The Nigeria Immigration Service (NIS) has recently been in the news due to the scarcity of international passport booklets in the country. While the Minister of Interior, Rauf Aregbesola, has denied the existence of any such scarcity, the Comptroller-General of the Service, Mr. Idris Jere, has blamed the Central Bank of Nigeria (CBN) policy on forex for the shortage. In this blog post, we will explore the root causes of the scarcity and possible solutions to address the issue.
One of the factors causing the delay in the issuance and renewal of international passports is the inability of the NIS to access forex for the importation of passport booklets. According to the NIS DG, the foreign exchange regulation policy of the government and the CBN’s refusal to grant access to forex for the importation of the passport booklets are causing the scarcity, thereby delaying the process of issuance and renewal of the document.
Another challenge facing the NIS is the inability to set up passport-producing factories in Nigeria. Currently, the production of passports is done abroad, and the major seven components used for producing passports are sold in the international market. As a result, the NIS relies on foreign companies such as Irris Smart Technology Ltd. to produce the passport booklets.
Speaking of Irris Smart Technology Ltd., the Managing Director, Mr. Yinker Fisher, said that before the advent of the e-passport system, the Nigerian passport was marred with embarrassing irregularities and inconsistencies under the watch of NSPM. As a result of a lack of capacity, NSPM outsourced the process to three companies, which led to many irregularities, including passport colour and numbers.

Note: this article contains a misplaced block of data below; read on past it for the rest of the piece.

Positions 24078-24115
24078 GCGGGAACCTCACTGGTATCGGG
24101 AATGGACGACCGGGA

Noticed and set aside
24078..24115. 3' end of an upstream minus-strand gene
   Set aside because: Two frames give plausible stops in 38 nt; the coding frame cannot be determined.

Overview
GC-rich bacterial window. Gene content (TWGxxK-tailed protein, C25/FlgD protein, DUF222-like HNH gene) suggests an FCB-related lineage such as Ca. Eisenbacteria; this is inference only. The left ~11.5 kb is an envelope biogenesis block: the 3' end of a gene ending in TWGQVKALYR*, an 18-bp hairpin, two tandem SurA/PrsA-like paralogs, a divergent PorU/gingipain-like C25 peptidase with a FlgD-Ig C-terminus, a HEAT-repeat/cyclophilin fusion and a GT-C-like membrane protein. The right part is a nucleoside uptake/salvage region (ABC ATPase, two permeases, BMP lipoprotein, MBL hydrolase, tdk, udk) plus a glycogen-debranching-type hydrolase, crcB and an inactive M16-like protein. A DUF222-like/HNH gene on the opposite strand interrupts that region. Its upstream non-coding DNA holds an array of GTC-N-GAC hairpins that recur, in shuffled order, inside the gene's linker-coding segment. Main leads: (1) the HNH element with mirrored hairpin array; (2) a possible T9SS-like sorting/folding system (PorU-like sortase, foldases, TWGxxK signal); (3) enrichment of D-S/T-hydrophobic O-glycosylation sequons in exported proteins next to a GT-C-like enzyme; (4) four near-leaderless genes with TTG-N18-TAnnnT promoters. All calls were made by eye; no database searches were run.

The corruption factor is also contributing to the problem. According to the Minister of Interior, efforts of the NIS at sanitising the process and bringing integrity to passport applications are being sabotaged by a ‘few’ corrupt officials of the NIS. These unscrupulous individuals are making the situation difficult by spreading rumours that there are no booklets in order to continue to extort the applicants.
Possible solutions to address the issue of passport scarcity include setting up passport-producing factories in Nigeria to reduce dependence on foreign companies. The presidential directive to commence the production of passports locally by the Nigerian Security Printing and Minting (NSPM) is a welcome development. However, a proper exit plan must be put in place for a smooth handover from Irris Smart Tech to prevent any breach of contract or production process.
Another solution is for the CBN to grant access to forex for the importation of passport booklets to address the issue of scarcity. The NIS generates forex from the sale of passports but lacks access to buy the same booklet, which is a challenge for the service.
Lastly, to address corruption, the NIS must intensify efforts to sanitise the process and bring integrity to passport applications. The public should also be encouraged to report any NIS officials manipulating applicants for money.
In conclusion, the scarcity of international passport booklets in Nigeria is a complex issue that requires the collaboration of various stakeholders to address. The NIS, CBN, NSPM, and the public must work together to find a lasting solution to the problem and ensure that Nigerians can access passports in a timely and efficient manner.